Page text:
A multi-year study of the internet has linked greater penetration of the global network with increased productivity gains and gross domestic product growth.
Researchers Klaus Ackermann of University of Chicago/Monash University and Simon Angus and Paul Rashky of Monash University decided to scan the entire IPv4 address range every 15 minutes between 2006-2012 to work out what insights they could gain from humanity's mass connection to the internet.
The study, The Internet as a quantitative social science platform: Insights from a trillion platforms [pdf], analysed data from 411 large regions from middle to high-income countries and found a positive correlation between GDP per capita and the number of IP addresses per head.
A ten percent increase in IP addresses per capita was associated with an 0.8 percent hike in GDP, the analysis found.
The researchers cautioned that the output and productivity growth they noted when the number of IP address increased was correlation rather than causation.
They also said the positive association wasn't uniform across every economic sector.
Service-oriented sectors - such as publishing, news, film production, administrative support, and education - appear to have suffered a negative effect from increasing internet penetration.
The researchers believe these sectors were susceptible to competition from cheaper outsourcing providers.
In comparison, location-constrained sectors such as mining, transport, real estate, repairs, accommodation, and hair dressing appear to have prospered through increasing local IP concentration, the researchers noted.
Such economic sectors benefit from lowered consumer search costs, as well as logistic and process efficiency gains, the researchers speculated.
The researchers looked at the nature of internet penetration, and found that growth was initially slow but quickly ramped up in an S-shaped curve.
On average, it takes 16 years for internet penetration to become saturated in a country, when growth slows down. Other, older technologies such as steam power and electricity took 100 and 60 years respectively to reach saturation.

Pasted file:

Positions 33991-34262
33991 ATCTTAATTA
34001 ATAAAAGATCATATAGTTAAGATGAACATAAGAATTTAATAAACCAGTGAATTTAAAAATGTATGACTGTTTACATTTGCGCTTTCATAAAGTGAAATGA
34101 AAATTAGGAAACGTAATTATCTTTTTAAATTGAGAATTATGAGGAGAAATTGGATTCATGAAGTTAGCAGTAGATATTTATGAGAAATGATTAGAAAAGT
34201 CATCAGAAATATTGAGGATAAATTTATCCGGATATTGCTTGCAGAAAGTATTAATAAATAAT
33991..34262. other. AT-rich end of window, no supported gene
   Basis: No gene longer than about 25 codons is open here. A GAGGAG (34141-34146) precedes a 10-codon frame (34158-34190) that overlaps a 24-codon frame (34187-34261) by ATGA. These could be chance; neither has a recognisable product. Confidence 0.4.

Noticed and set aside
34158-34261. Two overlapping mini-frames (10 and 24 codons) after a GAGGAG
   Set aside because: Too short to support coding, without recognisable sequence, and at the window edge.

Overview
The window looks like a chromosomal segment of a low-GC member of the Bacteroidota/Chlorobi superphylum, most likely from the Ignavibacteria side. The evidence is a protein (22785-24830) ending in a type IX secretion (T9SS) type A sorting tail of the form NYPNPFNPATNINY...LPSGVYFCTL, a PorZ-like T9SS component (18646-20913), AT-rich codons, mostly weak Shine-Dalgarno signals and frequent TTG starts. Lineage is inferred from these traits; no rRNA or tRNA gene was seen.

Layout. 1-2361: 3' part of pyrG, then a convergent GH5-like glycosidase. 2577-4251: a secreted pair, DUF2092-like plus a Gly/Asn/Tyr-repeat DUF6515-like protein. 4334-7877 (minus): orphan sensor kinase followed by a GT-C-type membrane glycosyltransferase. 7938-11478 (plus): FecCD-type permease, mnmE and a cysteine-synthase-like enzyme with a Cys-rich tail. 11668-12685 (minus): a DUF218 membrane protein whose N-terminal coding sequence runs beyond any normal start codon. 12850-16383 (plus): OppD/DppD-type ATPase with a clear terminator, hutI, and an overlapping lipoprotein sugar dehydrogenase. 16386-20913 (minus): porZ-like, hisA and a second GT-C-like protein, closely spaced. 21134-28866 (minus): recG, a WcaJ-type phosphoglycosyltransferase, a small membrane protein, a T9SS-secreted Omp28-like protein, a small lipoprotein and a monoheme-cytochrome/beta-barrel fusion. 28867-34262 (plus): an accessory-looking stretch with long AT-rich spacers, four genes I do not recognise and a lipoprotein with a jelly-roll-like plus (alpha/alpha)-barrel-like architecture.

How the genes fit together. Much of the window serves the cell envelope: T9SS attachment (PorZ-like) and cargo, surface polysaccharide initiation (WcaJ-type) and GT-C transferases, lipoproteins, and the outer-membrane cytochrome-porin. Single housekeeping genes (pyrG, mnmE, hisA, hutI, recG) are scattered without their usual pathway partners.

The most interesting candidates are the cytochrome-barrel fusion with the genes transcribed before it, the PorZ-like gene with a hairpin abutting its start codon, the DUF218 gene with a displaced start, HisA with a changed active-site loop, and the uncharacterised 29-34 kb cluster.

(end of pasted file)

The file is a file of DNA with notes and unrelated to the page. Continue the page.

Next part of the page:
Saturation is reached when there's about one IP address for every three-person household in a country, the researchers estimated. As of 2012, only Germany, Denmark, Estonia, and South Korea had reached saturation based on that measure.
Australia is thought to have reached saturation in 2015.
Half the world connected to a single network
The researchers said the internet affects the full spectrum of a person's behaviour, spanning health care, political activity, time-use decisions, and intimate human relationships.
An estimated 3.5 billion individuals were online last year, accessing a global bandwith capacity of 185 terabits per second, they said.
This presents a unique opportunity to use the internet as a massive, global social data science platform, the researchers said.
Since each internet-connected device queries others to see if they're online or offline, the researchers noted it was possible to passively collect data without disturbing hosts on the network.
As an example of the insights that can be collected using such a method, the researchers measured sleeping patterns over a seven-year period in 645 cities around the world using geo-located IP addresses.
The researchers correlated offline devices with people starting their sleep, and online connections with when they wake up.
They found that sleep patterns may be changing and converging around the world: Europeans slept less, East Asians more, while Americans' sleeping patterns remained static over the seven-year period.
The research was in part supported by an auDA Foundation grant in 2013.